The state legislature’s Joint Finance Committee (JFC), controlled by the GOP legislative majorities in both houses, approved its version of the state education budget today (5/27). The committee leaned heavily on the large influx of one-time federal dollars to greatly reduce increases to state funding for public schools in Wisconsin.
The K-12 funding plan adopted by the JFC today proposes to spend only about $128 million more on K-12 education over the next two years. This amount is roughly one-quarter of the investment the Legislature made in schools in the last state budget and is less than one-tenth of the amount that Gov. Evers had proposed.
Extremely concerning is that the very limited proposed increases in state funding in the JFC plan could jeopardize the very federal funding—$1.5 billion or more—on which the proposal depends to maintain K-12 spending. A condition of receiving this federal funding is that states must preserve the proportion of state spending allocated to K-12 education. The JFC plan appears to fall more than $200 million dollars short of this mark.
Below is what the JFC approved in regards to the WASB top budget priorities and the comparable proposals in the governor’s budget:
WASB Priority: Secure an increase in spendable resources for school districts that, at a minimum, equals or is greater than the rate of inflation in each year of the two-year state budget.
- Provides an additional $612.8 million in state general aid to school districts over the biennium, the largest increase since the 2005-07 biennium.
- Allows a $200 per pupil adjustment (increase) in school district revenue limits in 2021-22 and $204 per pupil in 2022-23.
- Increases the low revenue ceiling from $10,000 per pupil to $10,250 in 2021-22 and $10,500 in 2022-23 to provide greater revenue limit equity for low-spending school districts. This increase could help raise per pupil spending in an estimated 140 low-spending districts.
- Provides no increase to state general aid to school districts over the biennium.
- Allows no per pupil adjustment (increase) in school district revenue limits in 2021-22 and 2022-23.
- No increase to the low revenue ceiling.
WASB Priority: Secure a significant increase in special education categorial aid.
- Provides an additional $709 million in special education categorical aid over the biennium.
- Increases special education aid by $296.7 million in 2021-22 and by $412.9 million in 2022-23 to reimburse eligible special education costs at 45% and 50% in those fiscal years, respectively.
- The governor’s proposed budget would also convert special education aid from a sum certain appropriation to a sum sufficient appropriation, to ensure that aid will not be prorated and will actually meet the promised percentage level of support.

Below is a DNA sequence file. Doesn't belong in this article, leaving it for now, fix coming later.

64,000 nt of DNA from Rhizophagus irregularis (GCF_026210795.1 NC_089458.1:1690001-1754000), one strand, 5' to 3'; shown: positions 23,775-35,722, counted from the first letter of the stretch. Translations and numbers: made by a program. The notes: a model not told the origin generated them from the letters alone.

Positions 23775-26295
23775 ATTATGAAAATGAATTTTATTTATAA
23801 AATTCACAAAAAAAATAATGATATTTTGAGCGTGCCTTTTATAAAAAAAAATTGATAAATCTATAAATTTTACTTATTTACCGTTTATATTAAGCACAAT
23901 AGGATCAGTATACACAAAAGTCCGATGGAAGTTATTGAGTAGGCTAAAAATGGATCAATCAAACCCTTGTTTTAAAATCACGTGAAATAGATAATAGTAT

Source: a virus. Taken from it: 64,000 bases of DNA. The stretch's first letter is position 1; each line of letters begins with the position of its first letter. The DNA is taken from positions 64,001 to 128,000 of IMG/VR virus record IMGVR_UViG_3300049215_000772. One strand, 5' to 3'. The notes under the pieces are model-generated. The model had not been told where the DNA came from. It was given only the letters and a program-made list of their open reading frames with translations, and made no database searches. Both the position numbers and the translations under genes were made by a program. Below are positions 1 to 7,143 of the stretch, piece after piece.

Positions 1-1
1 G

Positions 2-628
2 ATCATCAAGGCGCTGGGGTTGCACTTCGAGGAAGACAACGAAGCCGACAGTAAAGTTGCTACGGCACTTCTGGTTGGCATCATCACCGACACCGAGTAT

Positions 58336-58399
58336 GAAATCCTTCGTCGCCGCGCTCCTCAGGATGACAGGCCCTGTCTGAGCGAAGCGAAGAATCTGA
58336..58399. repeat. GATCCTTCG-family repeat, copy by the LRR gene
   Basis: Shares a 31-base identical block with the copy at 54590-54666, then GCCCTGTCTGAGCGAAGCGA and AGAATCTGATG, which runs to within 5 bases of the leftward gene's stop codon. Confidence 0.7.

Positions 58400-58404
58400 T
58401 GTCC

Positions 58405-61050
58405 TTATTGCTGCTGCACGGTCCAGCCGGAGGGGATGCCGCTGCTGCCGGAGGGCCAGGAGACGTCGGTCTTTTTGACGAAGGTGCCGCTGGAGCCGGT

- Provides an additional $86 million in special education categorical aid over the biennium.
- Increases special education aid by $17.8 million in 2021-22 and by $67.6 million in 2022-23 to reimburse eligible special education costs at the current level of 28.2% and 30% in those fiscal years, respectively.
- Does not convert special education aid from a sum certain appropriation to a sum sufficient appropriation to ensure that aid will not be prorated.
WASB Priority: Secure a significant increase in resources for school-based mental health services to students (and staff).
- Provides an increase of $22.5 million in 2021-22 and $24 million in 2022-23 for school mental health categorical aid.
- In addition, expands the school mental health categorical aid program to support all pupil service professional staff expenditures and provide a roughly 10 percent reimbursement of such expenditures in each year of the biennium. (Pupil service professionals include school counselors, psychologists, social workers, and nurses.)
- Increases funding for school-based mental health collaboration grants by $3.5 million in each year of the biennium and expands the definition of mental health providers to allow more rural school districts and qualified organizations to access these grants by partnering with independent providers or other organizations.
- Provides an increase of $6 million in each year of the biennium for school mental health categorical aid for social workers only.
- Increases funding for school-based mental health collaboration grants by $3.5 million in each year of the biennium.
WASB Priority: Secure provisions that mitigate the effects of the drop in student membership counts (which affect both revenue limit calculations and per pupil aid allocations) caused by the pandemic.
- The Governor recommends allowing school districts to use the greater of 2019 and 2020 pupil counts for both summer and fall (third Friday) in the calculation of revenue limits to adjust for distortions in pupil counts due to the COVID-19 pandemic.
- No provision.
Other Notable Provisions Approved by the JFC:
- Transfers $350 million to the state’s budget stabilization fund (rainy day fund) for K-12 or other purposes. There is no guarantee this money will be spent on K-12 education.
- Provides $3.1 million in 2021-22 and $3.2 million in 2022-23 for sparsity aid and creates additional tier of $100 per pupil for districts with enrollment between 745 and 1,000 and population density of less than 10 pupils per square mile.
- Provides $6.4 million in each year for high-cost pupil transportation and reduces the threshold for qualifying for this aid from 145% of statewide average per pupil transportation costs to 140% of statewide average per pupil transportation costs.